Soon enough you are introduced to long-winded texts on the connection of the characters in Mahabharata with their modern day avatars… well, there are a few who have continued to live up to this day and have just given their name a new-age twist. It isn’t difficult to connect Paras with Parsurama… and the main protagonist in the novel is Karna. He is there on the pages minus his armour and the author takes us through stories within stories to explain how this happened. So we have a list of gods and demi-gods proliferating the pages… just as much as the attempt to make the epic story of Mahabharata go hopping from being a great fictional mythological story to one that is telling us all about the real history that the Western philosophers and thinkers have tried to subvert and hide through philosophical connections and terminologies that the world believes so fervently.
Yes, the book tells us that ‘by assigning the invading Aryans as the original authors, it made the Vedas a borrowed tradition.’ The book wants us to believe that the world has conspired to distort facts in ways that dwindle and dwarf our own historical supremacy. Off-beat thoughts and I noted with growing interest the bashing that even Max Muller gets in the book… but as this went on for many pages it seemed so much like the text that a lot of fundamentalist pamphlets have. The truth is I was about to give up when the author too was seemingly tired of quoting papers and books and decided to get back to his tale.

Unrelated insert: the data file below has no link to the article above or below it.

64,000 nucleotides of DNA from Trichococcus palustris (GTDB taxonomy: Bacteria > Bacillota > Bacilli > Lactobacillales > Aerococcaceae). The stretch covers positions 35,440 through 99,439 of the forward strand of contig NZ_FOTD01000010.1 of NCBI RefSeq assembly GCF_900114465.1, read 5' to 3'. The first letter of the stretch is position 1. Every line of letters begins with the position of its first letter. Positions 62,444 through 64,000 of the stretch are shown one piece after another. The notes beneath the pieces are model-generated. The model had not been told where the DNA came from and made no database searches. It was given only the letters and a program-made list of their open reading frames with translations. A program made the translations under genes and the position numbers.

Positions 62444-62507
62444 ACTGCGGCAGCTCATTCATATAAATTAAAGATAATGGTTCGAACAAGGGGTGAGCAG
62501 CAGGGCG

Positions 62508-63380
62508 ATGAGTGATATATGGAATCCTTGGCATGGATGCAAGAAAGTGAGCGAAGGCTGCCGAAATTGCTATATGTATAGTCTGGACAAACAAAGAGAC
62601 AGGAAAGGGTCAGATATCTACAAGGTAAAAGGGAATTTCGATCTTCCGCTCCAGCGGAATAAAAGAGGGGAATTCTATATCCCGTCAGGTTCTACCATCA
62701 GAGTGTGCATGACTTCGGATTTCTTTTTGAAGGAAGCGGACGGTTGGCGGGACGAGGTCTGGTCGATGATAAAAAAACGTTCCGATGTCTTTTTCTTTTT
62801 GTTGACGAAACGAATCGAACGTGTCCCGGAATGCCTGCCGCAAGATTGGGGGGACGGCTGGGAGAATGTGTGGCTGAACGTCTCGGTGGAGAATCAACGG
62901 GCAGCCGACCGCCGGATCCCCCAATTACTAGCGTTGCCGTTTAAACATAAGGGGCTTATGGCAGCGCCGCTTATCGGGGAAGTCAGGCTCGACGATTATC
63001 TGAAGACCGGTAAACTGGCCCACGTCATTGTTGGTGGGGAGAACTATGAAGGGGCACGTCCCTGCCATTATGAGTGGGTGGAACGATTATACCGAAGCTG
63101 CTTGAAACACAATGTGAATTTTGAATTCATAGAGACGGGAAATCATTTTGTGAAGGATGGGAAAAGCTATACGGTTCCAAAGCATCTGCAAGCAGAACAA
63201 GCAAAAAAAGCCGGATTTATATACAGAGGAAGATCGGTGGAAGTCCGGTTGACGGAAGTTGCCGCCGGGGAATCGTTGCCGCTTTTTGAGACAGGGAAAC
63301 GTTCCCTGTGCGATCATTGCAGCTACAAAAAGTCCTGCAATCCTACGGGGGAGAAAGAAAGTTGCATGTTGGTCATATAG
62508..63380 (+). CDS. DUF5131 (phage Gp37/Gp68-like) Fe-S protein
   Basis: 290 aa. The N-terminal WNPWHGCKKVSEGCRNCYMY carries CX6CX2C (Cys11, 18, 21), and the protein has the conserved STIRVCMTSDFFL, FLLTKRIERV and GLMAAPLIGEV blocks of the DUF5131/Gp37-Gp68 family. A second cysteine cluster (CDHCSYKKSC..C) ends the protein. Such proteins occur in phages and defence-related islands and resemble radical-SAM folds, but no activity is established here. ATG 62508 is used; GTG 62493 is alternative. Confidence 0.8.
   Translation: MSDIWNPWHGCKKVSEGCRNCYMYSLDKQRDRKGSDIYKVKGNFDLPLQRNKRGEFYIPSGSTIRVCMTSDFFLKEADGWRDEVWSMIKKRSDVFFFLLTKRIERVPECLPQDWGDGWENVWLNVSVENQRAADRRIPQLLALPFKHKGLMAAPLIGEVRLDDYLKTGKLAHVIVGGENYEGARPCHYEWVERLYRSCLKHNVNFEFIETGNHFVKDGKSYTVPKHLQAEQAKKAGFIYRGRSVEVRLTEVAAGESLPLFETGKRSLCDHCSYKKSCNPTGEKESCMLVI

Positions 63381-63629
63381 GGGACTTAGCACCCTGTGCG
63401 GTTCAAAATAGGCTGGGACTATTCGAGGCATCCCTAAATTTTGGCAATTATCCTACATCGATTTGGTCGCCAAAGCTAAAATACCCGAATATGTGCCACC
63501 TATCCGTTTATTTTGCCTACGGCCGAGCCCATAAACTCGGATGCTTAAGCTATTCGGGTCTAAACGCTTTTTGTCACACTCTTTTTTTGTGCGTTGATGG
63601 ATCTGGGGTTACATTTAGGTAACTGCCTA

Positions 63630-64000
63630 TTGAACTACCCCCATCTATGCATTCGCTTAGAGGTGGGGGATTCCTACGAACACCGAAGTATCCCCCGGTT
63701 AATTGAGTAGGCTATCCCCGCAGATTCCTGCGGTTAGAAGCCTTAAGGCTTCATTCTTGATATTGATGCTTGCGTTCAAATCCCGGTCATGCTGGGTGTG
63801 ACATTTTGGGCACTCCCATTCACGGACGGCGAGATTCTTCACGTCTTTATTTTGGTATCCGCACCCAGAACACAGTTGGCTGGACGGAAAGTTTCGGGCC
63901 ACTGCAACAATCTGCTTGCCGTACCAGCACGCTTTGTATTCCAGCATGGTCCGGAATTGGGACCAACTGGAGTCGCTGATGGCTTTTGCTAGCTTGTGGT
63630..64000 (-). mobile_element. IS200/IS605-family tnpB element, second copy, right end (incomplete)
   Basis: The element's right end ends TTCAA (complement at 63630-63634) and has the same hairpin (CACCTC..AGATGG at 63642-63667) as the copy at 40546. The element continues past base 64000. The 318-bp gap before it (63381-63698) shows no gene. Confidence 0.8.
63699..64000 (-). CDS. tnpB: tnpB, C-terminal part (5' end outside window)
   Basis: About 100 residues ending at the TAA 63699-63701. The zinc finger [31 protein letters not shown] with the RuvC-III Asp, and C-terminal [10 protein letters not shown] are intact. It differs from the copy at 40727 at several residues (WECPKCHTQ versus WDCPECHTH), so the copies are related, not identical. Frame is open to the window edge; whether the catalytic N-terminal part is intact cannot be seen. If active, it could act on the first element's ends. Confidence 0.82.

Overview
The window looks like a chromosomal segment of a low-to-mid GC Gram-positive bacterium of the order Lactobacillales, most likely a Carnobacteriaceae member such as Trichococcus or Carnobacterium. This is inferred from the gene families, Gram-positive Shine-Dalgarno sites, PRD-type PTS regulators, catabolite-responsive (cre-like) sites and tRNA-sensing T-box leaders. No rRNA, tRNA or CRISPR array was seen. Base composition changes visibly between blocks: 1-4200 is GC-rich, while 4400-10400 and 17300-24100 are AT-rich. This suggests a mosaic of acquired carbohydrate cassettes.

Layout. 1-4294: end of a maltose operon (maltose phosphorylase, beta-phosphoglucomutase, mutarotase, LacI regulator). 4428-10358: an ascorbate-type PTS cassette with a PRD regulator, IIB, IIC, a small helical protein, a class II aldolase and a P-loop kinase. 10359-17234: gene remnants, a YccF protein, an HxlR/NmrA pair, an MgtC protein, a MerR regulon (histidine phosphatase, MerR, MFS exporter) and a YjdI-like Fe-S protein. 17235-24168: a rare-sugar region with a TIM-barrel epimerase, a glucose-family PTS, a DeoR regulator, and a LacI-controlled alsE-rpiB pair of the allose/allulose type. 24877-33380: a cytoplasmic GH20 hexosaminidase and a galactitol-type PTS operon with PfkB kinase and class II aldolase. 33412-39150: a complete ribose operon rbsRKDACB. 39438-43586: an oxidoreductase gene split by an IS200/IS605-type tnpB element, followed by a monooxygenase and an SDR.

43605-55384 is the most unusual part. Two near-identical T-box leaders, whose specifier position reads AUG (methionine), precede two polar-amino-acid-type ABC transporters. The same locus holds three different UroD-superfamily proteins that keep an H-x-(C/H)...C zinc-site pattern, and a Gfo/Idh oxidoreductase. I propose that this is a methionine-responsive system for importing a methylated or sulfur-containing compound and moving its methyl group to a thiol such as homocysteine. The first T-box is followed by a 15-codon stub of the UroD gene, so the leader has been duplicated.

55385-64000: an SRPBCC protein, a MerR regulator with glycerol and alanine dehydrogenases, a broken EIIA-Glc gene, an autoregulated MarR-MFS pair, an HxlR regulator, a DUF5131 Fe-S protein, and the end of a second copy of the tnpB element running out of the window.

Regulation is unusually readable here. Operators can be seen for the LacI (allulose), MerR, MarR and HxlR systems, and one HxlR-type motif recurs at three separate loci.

The story in the first book of the trilogy is all about how Karna wakes up to his past reality, and trains hard to reach his armour before any of the Rakshasas do. Obviously, the reader gets to learn a lot about how everything with an exotic name has a meaning that the modern mind will understand and relate to. For instance, the book tells us that ‘the Rakshasas often use an energy-charged electrical net, intertwined with finely spun electrically charged wire to stun’ and they call it a Vidyut Jaal. If the Rakshasas can have plasma weapons that vaporise the flesh off the enemy, you can now imagine what the author has to list for the weapons our own demi-gods in the book will have. It is all an interesting stimulation for the imaginative mind and those of you who have had a writer’s block will have enough in the book that will force the block to open up.
The book also has an abundance of quotes in Sanskrit and those of you who love this kind of an indulgence will obviously fly high. The book makes explosive revelations when Ram Mishra writes: